Level 3 is appropriate for learners who have passed four to five+ GCSEs at grade C or above, with most Level 3 courses requiring learners to have a grade A* to C in maths and/or English to enter the vocation at this level. Level 3 is equivalent to two or three A Levels. Vocational courses are a route to employment and/or higher education, with most university courses accepting a Level 3 qualification for entry.
Level 4 is a course equivalent to a Foundation Degree or Higher National Diploma (HND).
What are Apprenticeships?
Apprenticeships are a form of vocational course, combining classroom learning with practical on-the-job learning, often divided by 80% industry based practical learning and 20% in classroom learning. Apprentices are typically employed by the company where they are training and learning, earning a wage and benefitting from holiday and sick pay policies. As an apprentice you will work alongside experienced staff members, often being given a mentor to guide you through new processes, who will also oversee your development whilst you learn new skills. These job-specific skills mean that as you are learning theory in classroom and workshop-based learning, you are also able to apply this knowledge in a working industry environment, finding solutions to real problems and contributing to team work to get work done in a timely manner. Apprenticeships take between a year and five years to complete, dependent on the subject and the Level at which you are studying.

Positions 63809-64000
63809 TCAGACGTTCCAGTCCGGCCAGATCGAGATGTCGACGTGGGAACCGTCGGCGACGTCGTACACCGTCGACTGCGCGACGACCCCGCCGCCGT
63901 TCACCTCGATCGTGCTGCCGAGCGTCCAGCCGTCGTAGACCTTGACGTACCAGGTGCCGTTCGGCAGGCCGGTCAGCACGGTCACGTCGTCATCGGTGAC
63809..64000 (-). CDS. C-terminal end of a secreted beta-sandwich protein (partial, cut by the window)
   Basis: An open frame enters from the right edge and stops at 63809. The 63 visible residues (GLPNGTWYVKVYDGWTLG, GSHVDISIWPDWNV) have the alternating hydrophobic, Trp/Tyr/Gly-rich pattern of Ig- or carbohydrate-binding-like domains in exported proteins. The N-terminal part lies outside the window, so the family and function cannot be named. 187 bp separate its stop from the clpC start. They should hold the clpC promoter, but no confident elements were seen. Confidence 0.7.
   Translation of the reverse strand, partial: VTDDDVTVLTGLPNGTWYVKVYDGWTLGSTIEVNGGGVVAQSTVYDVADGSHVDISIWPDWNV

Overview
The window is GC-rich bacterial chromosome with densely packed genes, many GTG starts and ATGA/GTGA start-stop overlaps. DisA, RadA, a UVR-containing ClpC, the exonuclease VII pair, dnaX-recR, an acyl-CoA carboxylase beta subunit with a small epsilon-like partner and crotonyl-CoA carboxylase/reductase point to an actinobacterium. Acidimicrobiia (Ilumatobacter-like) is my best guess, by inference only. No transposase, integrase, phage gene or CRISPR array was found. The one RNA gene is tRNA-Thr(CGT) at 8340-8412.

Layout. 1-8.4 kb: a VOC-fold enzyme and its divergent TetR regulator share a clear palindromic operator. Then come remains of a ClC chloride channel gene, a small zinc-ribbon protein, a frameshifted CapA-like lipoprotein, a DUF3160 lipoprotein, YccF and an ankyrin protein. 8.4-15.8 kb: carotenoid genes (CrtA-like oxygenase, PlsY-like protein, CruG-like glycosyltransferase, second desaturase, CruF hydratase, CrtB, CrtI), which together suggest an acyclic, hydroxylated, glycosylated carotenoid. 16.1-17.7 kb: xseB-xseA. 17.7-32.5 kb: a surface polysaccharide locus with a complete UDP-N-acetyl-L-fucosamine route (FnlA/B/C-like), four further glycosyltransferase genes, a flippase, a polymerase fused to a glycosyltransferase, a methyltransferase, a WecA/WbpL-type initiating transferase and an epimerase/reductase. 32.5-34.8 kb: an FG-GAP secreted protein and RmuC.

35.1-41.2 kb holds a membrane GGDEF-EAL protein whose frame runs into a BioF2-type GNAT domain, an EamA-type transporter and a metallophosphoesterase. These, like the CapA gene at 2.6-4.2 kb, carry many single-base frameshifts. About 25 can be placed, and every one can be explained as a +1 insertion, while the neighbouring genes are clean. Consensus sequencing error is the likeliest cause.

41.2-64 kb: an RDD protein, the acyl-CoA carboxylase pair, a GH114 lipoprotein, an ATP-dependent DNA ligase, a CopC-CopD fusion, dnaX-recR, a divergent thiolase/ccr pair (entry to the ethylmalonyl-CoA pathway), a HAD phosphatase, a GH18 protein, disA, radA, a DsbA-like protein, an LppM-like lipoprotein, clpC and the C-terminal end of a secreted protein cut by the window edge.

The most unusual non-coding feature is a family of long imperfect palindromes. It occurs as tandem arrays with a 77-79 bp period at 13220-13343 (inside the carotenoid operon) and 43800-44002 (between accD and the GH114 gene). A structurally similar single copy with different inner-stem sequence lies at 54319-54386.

NVQs (National Vocational Qualifications):
National Vocational Qualifications (NVQs) are built on national occupational standards of performance that describe the expectations of people that are competent in their field of industry. These standards cover current best practice, adaptability to future requirements and knowledge that underpins competent performance within the specific field. NVQs do not have to be completed in a specific amount of time, taken by full-time employees or by students still in school and college alike, through work placement and part-time jobs.
SVQs (Scottish Vocational Qualifications):
Scottish Vocational Qualifications (SVQs) are built in a similar way to NVQs but are used in Scotland. All SVQs are credit rated by the Scottish Credit Qualifications Framework (SCQF), enabling learners to see a clear progression route between other Scottish national qualifications and the SVQ provision.